The Concepts of ‘Social Value Creation’ and ‘Social Value’

  • Archana Singh
Part of the Contributions to Economics book series (CE)


This chapter explores the concept of ‘social value’ from the perspectives of both social entrepreneurs and the beneficiaries. All social entrepreneurs see ‘social value creation’ in bringing social change or creating social impact (long term impact)/outcomes (immediate or short term impact), while addressing social problems/issues/needs. This social change or social impact/outcome includes a wide range of social impacts, starting from creating awareness, empowering beneficiaries, bringing about changes in behaviour, attitude, perception, norms and institutions, to create socio-economic benefits for the beneficiaries and impact their lives at the institutional, individual, community, state, national and in some cases, the international level. Social entrepreneurs create value not only for the poor and marginalised people, but also for the affluent sections of the society. Beneficiaries perceive ‘value’ in getting various kinds of benefits created by social entrepreneurs for them, and in various positive changes and impacts (direct and indirect) in their lives brought in because of these benefits. Chapter  4 provided a brief description of each case included in the study. This chapter would first present an understanding of ‘social value’ from the perspectives of both social entrepreneurs and beneficiaries.


  1. Alvord SH, Brown LD, Letts CW (2004) Social entrepreneurship and societal transformation: an exploratory study. J Appl Behav Sci 40(3):260–282CrossRefGoogle Scholar
  2. Ansari S, Munir K, Gregg T (2012) Impact at the ‘Bottom of the Pyramid’: the role of social capital in capability development and community empowerment. J Manag Stud 49(4):813–842CrossRefGoogle Scholar
  3. Blundel R, Lyon F, Spence LJ (2011) Analysing the growth process in social enterprises: an historical perspective. Paper presented at the 3rd EMES International Research Conference on Social Enterprise, Roskilde (Denmark), 4–7 July. Accessed 07 Feb 2013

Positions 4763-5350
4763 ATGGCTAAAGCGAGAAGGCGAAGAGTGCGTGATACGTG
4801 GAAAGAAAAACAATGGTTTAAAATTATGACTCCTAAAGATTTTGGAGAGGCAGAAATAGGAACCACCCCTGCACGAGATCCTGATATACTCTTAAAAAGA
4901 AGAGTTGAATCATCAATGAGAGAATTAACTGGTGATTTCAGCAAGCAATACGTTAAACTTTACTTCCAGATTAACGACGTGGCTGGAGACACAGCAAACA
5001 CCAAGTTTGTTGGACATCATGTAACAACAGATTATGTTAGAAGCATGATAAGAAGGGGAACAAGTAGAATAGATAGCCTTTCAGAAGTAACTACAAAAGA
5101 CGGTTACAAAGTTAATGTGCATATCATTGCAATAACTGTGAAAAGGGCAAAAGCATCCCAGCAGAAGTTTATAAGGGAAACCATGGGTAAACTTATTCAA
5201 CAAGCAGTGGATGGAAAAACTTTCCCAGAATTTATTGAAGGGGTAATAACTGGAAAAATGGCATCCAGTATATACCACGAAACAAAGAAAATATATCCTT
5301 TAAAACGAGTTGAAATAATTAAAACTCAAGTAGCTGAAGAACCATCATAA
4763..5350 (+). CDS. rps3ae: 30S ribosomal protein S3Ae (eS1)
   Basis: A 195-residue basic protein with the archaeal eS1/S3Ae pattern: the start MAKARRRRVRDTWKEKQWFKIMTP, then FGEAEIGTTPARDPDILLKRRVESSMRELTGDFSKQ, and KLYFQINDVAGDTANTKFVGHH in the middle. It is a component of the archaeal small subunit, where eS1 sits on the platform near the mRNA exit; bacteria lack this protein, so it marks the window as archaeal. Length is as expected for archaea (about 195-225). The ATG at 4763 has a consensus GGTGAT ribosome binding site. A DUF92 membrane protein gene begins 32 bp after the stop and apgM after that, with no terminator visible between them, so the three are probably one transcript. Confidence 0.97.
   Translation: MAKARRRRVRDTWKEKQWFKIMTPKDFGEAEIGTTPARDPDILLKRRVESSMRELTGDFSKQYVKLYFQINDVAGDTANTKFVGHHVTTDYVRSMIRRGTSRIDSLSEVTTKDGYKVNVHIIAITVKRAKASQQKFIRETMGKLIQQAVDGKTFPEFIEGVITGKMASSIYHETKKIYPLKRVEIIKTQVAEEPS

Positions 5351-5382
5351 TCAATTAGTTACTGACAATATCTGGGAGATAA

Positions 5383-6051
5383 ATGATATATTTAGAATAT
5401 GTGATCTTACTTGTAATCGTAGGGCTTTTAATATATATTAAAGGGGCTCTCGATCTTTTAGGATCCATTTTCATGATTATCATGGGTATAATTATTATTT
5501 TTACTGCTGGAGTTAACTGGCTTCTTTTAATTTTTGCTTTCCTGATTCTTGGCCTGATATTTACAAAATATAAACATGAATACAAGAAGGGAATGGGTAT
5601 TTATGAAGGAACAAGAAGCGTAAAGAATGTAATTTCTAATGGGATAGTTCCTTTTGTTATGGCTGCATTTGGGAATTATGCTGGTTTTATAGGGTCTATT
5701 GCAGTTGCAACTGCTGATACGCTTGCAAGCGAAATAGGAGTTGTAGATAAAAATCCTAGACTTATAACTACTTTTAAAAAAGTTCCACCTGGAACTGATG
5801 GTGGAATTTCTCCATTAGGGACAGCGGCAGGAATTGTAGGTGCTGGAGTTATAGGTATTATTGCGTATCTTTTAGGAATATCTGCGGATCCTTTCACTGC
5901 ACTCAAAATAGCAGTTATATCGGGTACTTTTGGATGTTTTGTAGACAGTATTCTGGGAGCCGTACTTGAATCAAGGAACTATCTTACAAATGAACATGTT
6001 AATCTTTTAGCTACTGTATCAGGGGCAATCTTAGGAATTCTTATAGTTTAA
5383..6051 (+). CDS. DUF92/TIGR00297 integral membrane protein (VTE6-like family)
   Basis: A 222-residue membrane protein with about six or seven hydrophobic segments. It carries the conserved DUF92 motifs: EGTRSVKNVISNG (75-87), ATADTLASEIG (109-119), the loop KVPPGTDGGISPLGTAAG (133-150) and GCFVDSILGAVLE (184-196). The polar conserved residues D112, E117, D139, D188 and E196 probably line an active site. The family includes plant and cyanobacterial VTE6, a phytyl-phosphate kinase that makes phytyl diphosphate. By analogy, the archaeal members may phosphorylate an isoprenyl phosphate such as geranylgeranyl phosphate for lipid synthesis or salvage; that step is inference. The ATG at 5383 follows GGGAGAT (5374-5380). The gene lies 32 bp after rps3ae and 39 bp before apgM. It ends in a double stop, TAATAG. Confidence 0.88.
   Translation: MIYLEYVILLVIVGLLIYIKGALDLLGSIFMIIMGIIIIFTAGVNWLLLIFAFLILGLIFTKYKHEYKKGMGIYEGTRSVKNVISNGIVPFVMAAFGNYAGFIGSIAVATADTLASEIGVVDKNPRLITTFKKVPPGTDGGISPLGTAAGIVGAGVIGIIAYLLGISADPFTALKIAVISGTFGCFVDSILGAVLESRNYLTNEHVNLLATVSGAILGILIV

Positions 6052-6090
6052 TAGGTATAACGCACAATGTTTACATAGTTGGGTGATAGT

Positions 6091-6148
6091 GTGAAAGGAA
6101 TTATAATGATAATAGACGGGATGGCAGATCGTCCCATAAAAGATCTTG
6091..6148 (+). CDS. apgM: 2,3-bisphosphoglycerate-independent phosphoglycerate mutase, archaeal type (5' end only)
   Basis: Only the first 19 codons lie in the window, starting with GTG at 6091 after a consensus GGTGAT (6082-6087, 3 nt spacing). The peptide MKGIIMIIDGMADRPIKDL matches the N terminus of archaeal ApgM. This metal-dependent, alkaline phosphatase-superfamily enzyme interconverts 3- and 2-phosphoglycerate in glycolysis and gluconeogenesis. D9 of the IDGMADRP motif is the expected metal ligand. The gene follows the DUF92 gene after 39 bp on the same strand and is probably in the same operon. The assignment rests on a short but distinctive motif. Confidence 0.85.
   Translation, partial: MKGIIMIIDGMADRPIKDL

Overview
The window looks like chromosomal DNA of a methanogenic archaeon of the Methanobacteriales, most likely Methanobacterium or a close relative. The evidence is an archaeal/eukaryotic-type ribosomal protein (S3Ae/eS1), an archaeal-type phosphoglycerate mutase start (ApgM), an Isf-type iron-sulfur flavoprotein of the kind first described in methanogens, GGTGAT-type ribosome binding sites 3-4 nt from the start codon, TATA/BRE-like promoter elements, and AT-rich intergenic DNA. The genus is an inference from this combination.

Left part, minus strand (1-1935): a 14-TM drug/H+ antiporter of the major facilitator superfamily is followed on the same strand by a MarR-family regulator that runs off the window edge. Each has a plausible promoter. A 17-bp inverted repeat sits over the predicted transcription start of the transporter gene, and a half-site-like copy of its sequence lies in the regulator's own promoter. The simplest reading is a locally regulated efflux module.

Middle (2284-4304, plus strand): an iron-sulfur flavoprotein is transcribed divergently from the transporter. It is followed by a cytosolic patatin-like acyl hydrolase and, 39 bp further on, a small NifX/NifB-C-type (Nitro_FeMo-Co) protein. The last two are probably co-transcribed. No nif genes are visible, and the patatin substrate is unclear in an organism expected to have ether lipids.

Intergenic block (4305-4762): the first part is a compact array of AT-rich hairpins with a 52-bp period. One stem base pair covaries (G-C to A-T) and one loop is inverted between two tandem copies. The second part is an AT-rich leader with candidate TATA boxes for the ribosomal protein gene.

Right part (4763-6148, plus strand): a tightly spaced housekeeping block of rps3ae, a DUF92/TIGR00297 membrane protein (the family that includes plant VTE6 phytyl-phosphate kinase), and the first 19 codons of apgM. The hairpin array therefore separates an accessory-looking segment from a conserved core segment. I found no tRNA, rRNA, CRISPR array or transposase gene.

4. Dees JG (2001) Social entrepreneurship: mobilising resources for success. Accessed 10 Oct 2011
  5. Dees JG (2007) Taking social entrepreneurship seriously. Society 44(3):24–31Google Scholar
  6. Dorado S (2006) Social entrepreneurial ventures: different values so different process of creation, no? J Develop Entrep 11(4):319–343Google Scholar
  7. Fligstein N (1997) Social skills and institutional theory. Am Behav Sci 40(4):397–405CrossRefGoogle Scholar
  8. Lepak DP, Smith KG, Taylor MS (2007) Value creation and value capture: a multilevel perspective. Acad Manag Rev 32(1):180–194CrossRefGoogle Scholar
  9. Mann RS (1987) Social change and social research. Concept Publishing Company, New DelhiGoogle Scholar
  10. Phills JA, Deiglmeier K, Miller DT (2008) Rediscovering social innovation. Stanf Social Innov Rev 6(4):34–43Google Scholar
  11. Seelos C, Mair J (2005) Sustainable development: how social entrepreneurs make it happen. Working Paper No. 611, IESE Business School, University of Navarra, Spain. Accessed 19 July 2011
  12. Thompson J (2002) The world of the social entrepreneur. Int J Public Sector Manag 15(5):412–431CrossRefGoogle Scholar

Copyright information

© Springer India 2016

Open Access This chapter is distributed under the terms of the Creative Commons Attribution Noncommercial License, which permits any noncommercial use, distribution, and reproduction in any medium, provided the original author(s) and source are credited.

Authors and Affiliations

  1. 1.Centre for Social Entrepreneurship, School of Management and Labour StudiesTata Institute of Social SciencesMumbaiIndia

Personalised recommendations